Millions of Captagon pills seized by Saudi Arabian security agents last week were packed and shipped from Syria to Lebanon before making their way to the Kingdom, sources familiar with the matter told Al Arabiya on Monday.
Pomegranate stuffed with the amphetamine pills was found in a fruit shipment coming from Lebanon. Saudi Arabia quickly issued a ban on all produce from Beirut as a result of the foiled move, with Saudi authorities demanding that Lebanese officials do more to prevent drug smuggling.
But the sources familiar with the foiled shipment said it originally came from Syria before smugglers altered the “origin” description in order for the shipment not to be “thoroughly” inspected. Lebanese shipments are reportedly not subject to strict inspection at the Port of Beirut.
“The Kingdom’s security is a red line,” #SaudiArabia’s interior minister says following a foiled attempt to smuggle millions of Captagon pills from #Lebanon.https://t.co/57PcJuK7Vv pic.twitter.com/N6k6lOtQ63— Al Arabiya English (@AlArabiya_Eng) April 23, 2021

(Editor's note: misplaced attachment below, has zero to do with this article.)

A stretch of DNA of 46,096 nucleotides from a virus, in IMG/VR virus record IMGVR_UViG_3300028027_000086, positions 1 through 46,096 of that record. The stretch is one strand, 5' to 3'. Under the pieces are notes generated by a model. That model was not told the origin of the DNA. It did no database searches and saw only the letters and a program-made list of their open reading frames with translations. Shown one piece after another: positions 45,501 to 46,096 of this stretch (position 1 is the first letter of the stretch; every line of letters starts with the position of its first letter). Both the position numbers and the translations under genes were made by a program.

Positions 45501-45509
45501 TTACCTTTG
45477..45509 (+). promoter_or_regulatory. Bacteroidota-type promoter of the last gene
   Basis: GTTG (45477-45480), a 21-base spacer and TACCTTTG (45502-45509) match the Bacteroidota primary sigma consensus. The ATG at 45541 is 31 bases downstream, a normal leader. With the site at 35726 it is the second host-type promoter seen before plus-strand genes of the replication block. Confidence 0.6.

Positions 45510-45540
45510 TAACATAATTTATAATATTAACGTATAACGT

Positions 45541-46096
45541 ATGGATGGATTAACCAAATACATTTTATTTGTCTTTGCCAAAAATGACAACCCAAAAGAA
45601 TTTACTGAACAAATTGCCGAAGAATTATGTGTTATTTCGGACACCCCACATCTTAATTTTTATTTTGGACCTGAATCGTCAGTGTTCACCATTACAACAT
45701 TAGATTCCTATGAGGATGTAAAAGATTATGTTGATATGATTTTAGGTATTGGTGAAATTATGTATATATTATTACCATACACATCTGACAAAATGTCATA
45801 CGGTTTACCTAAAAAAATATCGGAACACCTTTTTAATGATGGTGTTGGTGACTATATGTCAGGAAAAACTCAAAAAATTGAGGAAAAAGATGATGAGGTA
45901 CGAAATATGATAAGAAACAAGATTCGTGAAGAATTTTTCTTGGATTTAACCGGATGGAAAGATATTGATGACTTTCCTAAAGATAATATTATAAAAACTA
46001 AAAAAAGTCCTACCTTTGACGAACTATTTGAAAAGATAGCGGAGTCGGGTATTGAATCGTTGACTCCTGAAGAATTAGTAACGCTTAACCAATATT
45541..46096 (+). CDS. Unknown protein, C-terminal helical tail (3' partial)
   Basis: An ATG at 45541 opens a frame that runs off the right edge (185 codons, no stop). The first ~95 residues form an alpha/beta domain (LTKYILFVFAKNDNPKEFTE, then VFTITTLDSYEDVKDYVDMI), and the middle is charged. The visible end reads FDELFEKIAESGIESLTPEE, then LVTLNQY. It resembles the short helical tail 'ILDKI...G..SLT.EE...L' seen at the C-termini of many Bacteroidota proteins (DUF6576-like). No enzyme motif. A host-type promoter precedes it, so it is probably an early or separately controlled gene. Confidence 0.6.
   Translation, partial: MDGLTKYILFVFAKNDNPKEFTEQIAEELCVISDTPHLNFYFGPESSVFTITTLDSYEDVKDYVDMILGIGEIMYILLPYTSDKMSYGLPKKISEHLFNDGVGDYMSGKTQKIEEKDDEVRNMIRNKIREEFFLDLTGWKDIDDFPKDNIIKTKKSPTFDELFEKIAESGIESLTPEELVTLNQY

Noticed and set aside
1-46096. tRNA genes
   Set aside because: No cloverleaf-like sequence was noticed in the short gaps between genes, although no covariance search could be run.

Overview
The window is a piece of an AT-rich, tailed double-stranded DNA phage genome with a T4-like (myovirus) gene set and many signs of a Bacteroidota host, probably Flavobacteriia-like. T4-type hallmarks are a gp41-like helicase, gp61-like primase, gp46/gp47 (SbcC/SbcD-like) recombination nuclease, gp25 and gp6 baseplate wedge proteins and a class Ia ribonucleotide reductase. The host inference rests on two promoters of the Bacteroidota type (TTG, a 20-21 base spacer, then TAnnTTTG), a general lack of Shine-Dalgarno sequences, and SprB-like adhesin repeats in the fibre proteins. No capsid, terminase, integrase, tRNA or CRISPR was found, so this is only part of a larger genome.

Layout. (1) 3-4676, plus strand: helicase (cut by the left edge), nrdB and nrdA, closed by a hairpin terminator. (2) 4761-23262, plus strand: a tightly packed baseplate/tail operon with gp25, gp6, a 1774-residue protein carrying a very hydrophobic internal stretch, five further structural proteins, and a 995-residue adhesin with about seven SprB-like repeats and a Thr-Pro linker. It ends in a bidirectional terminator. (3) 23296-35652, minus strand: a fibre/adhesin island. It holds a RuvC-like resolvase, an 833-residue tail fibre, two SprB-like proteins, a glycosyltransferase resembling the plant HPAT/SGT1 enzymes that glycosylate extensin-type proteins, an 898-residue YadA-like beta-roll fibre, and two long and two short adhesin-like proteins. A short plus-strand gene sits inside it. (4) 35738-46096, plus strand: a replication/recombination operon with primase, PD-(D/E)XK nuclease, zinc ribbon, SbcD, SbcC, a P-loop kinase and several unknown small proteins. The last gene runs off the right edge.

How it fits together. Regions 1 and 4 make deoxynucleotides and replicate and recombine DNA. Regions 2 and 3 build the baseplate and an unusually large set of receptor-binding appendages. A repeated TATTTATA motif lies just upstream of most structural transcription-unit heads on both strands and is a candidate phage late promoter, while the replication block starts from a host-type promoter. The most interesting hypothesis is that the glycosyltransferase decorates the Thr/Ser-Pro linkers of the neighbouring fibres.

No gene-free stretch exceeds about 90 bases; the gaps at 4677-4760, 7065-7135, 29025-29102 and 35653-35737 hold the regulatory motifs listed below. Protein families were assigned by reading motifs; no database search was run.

Sources also revealed that the seized Captagon shipments belonged to a person from the Aitan family and another two brothers from the Suleiman family.
The sources told Al Arabiya that Lebanon’s Customs arrested four people involved in the smuggling while the remaining suspects fled to Syria and Turkey.
Meanwhile, Lebanon’s President Michel Aoun called for an emergency meeting to discuss the Saudi ban and drug smuggling. There was reportedly a war of words between the economy minister and agriculture minister over who was to blame for the smuggling during the meeting.
Captagon is used by fighters at war because of the effects it can have to fight tiredness. It has widely been made and exported illegally from Lebanon and, more recently, Syria and Iraq.